Gazyvaro 1,000 mg concentrate for solution for infusion
- Keep this leaflet. You may need to read it again.
- If you have any further questions, ask your doctor or nurse.
- If you get any side effects, talk to your doctor or nurse. This includes any possible side effects not listed in this leaflet. See section 4.
1. What Gazyvaro is and what it is used for
2. What you need to know before you are given Gazyvaro
3. How Gazyvaro is given
4. Possible side effects
5. How to store Gazyvaro
6. Content of the pack and other information
Gazyvaro contains the active substance obinutuzumab, which belongs to a group of medicines called “monoclonal antibodies”. Antibodies work by attaching themselves to specific targets in your body.
Gazyvaro can be used in adults to treat two different types of cancer
- Chronic lymphocytic leukaemia (also called “CLL”)
- Gazyvaro is used in patients who have not had any treatment for CLL before and who have other illnesses which make it unlikely that they would be able to tolerate a full dose of a different medicine used to treat CLL called fludarabine.
- Gazyvaro is used together with another medicine for cancer called chlorambucil.
- Follicular lymphoma (also called “FL”)
- Gazyvaro is used in patients who have not had any treatment for FL
- Gazyvaro is used in patients who have had at least one treatment with a medicine called rituximab before and whose FL has come back or got worse during or after this treatment.
- At the start of treatment for FL, Gazyvaro is used together with other medicines for cancer.
- Gazyvaro can then be used on its own for up to 2 years as a “maintenance treatment”.
- CLL and FL are types of cancer that affect white blood cells called “B-lymphocytes”. The affected “B-lymphocytes” multiply too quickly and live too long. Gazyvaro binds to targets on the surface of the affected “B-lymphocyte” cells and causes them to die.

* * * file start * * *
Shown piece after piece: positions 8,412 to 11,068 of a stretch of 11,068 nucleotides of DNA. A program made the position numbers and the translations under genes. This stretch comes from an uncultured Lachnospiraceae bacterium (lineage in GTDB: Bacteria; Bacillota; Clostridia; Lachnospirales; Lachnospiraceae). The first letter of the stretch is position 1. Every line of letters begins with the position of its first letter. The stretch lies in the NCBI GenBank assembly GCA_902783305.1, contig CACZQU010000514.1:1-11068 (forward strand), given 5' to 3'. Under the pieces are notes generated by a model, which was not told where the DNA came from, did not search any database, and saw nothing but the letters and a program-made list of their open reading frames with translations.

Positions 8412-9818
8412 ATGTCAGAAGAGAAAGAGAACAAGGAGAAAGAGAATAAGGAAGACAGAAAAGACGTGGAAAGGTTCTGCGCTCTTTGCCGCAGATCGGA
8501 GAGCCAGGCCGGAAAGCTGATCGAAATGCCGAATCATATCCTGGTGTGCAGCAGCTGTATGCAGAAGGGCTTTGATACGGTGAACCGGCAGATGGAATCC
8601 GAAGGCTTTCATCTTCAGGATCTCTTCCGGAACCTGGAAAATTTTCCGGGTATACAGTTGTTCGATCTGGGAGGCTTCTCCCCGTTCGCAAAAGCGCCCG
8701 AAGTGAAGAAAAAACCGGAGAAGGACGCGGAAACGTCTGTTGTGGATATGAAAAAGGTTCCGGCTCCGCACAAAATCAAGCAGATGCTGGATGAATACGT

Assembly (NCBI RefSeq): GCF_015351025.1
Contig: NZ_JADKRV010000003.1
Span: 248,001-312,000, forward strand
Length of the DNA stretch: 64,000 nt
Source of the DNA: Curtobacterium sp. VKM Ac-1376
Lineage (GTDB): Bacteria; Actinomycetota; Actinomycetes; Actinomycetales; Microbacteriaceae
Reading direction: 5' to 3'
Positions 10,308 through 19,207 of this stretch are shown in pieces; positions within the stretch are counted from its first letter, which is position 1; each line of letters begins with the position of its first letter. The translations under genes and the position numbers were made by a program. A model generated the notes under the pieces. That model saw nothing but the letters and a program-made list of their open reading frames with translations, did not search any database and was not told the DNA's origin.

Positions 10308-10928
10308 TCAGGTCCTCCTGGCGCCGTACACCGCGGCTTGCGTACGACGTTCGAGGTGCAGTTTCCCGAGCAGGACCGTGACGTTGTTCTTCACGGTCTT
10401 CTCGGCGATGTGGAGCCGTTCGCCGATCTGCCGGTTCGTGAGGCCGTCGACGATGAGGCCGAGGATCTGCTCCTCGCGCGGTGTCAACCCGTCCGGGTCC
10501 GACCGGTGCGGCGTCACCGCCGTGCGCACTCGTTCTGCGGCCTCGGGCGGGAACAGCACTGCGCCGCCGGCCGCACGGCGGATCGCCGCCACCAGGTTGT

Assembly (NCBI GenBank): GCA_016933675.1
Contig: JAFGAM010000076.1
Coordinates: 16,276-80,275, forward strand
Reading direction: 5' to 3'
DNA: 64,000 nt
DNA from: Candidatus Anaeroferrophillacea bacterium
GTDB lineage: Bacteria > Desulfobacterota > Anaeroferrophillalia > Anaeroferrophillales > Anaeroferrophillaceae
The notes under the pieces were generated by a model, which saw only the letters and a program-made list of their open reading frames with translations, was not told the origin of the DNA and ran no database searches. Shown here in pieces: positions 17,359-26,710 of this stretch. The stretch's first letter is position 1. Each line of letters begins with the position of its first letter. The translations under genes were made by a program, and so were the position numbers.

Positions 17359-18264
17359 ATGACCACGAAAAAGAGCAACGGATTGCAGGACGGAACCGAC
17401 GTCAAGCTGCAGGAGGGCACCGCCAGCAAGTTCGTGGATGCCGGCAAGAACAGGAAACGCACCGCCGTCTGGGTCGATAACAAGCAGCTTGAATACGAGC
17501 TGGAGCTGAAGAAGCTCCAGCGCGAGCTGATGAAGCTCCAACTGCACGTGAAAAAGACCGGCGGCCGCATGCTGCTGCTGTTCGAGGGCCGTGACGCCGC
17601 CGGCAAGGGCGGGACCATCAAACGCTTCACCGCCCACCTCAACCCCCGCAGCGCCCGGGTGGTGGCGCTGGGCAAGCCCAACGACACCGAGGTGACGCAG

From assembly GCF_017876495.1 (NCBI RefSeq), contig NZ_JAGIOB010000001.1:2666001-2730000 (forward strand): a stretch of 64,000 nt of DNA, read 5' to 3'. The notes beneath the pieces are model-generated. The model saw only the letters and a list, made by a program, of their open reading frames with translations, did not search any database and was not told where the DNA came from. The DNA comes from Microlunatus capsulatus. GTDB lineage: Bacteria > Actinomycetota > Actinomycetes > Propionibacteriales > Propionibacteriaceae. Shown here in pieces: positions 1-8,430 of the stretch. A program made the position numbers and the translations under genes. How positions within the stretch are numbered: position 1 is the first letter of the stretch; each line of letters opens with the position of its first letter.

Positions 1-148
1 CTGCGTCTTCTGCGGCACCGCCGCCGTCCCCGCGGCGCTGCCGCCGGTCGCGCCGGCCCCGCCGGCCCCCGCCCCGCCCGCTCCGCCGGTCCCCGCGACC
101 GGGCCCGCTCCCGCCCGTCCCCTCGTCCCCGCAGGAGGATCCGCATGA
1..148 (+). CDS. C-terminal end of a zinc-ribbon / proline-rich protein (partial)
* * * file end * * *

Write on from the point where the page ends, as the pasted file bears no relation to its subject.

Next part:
- When Gazyvaro is given to patients with CLL or FL together with other medicines for cancer - this slows down the time it takes for their disease to get worse.
- you are allergic to obinutuzumab or any of the other ingredients of this medicine (listed in section 6).
If you are not sure talk to your doctor or nurse before being given Gazyvaro.
Talk to your doctor or nurse before you are given Gazyvaro if:
- you have an infection, or have had an infection in the past which lasted a long time or keeps coming back
- you have ever taken, or been given, medicines which affect your immune system (such as chemotherapy or immunosuppressants)
- you are taking medicines for high blood pressure or medicines used to thin your blood – your doctor might need to alter how you take these
- you have ever had heart problems
- you have ever had brain problems (such as memory problems, difficulty moving or feeling sensations in your body, eyesight problems)
- you have ever had breathing problems or lung problems
- you have ever had “hepatitis B” - a type of liver disease
- you are due to have a vaccine or you know you may need to have one in the near future.
If any of the above apply to you (or you are not sure), talk to your doctor or nurse before you are given Gazyvaro.
Gazyvaro can cause some serious side effects that you need to tell your doctor or nurse about straight away. These include:
Infusion related reactions
- Tell your doctor or nurse straight away if you get any of the infusion related reactions listed at the start of section 4. Infusion related reactions can happen during the infusion or up to 24 hours after the infusion.
- If you get an infusion related reaction, you may require additional treatment, or the infusion may need to be slowed down or stopped. When these symptoms go away, or improve, the infusion can be continued. These reactions are more likely to happen with the first infusion. Your doctor may decide to stop treatment with Gazyvaro if you have a severe infusion related reaction.
- Before each infusion of Gazyvaro, you will be given medicines which help to reduce possible infusion related reactions or “tumour lysis syndrome”. Tumour lysis syndrome is a potentially life-threatening complication, caused by chemical changes in the blood due to the breakdown of dying cancer cells (see section 3).
Progressive multifocal leukoencephalopathy (also called “PML”)
- PML is a very rare and life-threatening brain infection that has been reported in very few patients having treatment with Gazyvaro.
- Tell your doctor or nurse straight away if you have memory loss, trouble speaking, difficulty walking or problems with your eyesight.
- If you had any of these symptoms before treatment with Gazyvaro, tell your doctor straight away if you notice any changes in them. You may need medical treatment.
- Tell your doctor or nurse straight away if you get any signs of infection after your Gazyvaro treatment (see "Infections" in section 4).